In March of 2013, then-intelligence chief James Clapper provided “clearly erroneous” testimony to Congress about mass surveillance. On Monday, he will likely avoid facing any charges for doing so.
In this particular case, the statute of limitations concerning criminal statutes that cover lying to Congress are set to expire on Monday.
Back in 2013, Sen. Ron Wyden (D-Ore.) asked Clapper:
“What I wanted to see is if you could give me a yes or no answer to the question: Does the NSA collect any type of data at all on millions or hundreds of millions of America?”
Rubbing his head, Clapper responded, “No, sir.”
He then added, “Not wittingly.”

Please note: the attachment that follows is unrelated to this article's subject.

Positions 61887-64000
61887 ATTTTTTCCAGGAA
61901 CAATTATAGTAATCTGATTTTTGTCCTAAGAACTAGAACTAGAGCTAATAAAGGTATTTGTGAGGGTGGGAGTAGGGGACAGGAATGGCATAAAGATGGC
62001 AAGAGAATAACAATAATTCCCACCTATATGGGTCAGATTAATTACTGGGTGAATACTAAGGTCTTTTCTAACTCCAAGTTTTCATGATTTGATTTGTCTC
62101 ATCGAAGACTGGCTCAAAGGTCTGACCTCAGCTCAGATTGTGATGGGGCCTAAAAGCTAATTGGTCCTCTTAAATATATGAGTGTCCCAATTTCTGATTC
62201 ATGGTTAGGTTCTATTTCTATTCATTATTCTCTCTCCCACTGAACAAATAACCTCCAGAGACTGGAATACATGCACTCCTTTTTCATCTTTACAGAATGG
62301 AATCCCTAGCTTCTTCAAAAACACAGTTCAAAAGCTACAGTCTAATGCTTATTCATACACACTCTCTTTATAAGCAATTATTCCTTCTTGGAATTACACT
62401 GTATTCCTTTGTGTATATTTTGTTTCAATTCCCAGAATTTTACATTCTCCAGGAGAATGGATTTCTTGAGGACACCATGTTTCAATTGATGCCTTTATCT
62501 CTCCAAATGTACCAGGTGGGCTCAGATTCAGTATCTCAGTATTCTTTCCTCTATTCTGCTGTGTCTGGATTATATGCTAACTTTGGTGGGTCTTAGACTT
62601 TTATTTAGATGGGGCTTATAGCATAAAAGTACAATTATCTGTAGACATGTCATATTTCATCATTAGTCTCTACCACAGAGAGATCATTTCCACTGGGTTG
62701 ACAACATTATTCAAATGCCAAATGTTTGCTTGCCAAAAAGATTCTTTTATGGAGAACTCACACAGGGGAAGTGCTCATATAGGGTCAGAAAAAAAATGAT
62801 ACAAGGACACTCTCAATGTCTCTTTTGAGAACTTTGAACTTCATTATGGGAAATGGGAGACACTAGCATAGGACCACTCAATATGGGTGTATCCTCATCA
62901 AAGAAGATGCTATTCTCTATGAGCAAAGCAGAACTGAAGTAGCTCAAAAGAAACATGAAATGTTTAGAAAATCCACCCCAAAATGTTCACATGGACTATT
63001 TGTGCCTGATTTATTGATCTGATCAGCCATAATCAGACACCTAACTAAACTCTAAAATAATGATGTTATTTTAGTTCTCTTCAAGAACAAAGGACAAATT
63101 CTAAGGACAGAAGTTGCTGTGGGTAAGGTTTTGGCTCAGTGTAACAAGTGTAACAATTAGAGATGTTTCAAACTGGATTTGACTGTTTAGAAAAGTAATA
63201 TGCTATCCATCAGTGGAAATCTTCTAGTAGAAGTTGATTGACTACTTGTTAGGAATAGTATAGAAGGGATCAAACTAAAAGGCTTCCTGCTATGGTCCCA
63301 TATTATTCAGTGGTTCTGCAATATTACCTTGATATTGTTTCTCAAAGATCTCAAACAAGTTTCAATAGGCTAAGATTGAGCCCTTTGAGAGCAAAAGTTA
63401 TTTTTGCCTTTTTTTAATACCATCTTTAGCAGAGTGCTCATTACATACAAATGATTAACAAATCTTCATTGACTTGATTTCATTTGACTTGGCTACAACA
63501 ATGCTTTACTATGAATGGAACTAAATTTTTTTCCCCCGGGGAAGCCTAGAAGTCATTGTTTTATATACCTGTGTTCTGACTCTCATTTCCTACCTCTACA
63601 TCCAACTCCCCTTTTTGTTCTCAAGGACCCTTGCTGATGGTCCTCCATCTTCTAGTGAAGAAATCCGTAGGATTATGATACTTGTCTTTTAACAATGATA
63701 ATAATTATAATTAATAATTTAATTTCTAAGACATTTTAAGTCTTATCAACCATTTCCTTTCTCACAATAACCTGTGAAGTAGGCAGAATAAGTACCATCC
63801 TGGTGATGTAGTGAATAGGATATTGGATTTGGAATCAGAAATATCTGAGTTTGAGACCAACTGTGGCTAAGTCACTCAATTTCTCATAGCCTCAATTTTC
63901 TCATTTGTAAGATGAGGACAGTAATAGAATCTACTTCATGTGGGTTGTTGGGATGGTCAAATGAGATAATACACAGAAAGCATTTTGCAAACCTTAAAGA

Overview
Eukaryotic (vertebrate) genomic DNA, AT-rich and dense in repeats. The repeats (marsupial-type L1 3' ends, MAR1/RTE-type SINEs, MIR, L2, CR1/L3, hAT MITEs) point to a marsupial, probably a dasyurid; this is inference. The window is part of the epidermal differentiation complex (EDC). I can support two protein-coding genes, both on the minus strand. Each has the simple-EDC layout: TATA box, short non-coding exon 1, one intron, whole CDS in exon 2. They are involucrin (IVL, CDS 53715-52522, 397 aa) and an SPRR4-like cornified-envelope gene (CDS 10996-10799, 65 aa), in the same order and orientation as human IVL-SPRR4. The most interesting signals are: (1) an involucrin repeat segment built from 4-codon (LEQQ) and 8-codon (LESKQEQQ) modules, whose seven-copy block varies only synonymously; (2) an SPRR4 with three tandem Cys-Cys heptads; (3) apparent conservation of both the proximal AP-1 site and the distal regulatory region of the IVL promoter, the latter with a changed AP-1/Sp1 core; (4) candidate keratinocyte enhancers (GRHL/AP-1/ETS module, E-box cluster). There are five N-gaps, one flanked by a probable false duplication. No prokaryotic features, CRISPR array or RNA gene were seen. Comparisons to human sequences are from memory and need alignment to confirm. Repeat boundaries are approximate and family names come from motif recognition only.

Clapper ultimately admitted he provided “clearly erroneous” information to Congress, claiming he “simply didn’t think of” all the phone call record collection done by the NSA. However, in later interview with MSNBC, Clapper claimed he gave the “least untruthful answer” he could think of.
“I was asked a ‘when are you going to stop beating your wife’ kind of question… meaning, not answerable necessarily with by a simple yes or no.”
It should be noted that lying to Congress is rarely prosecuted.
Rep. Thomas Massie (R-Ky.) told the Washington Examiner that Clapper “admitted to lying to Congress and was unremorseful and flippant about it,” adding that the former official has put the ”integrity of our federal government” at risk.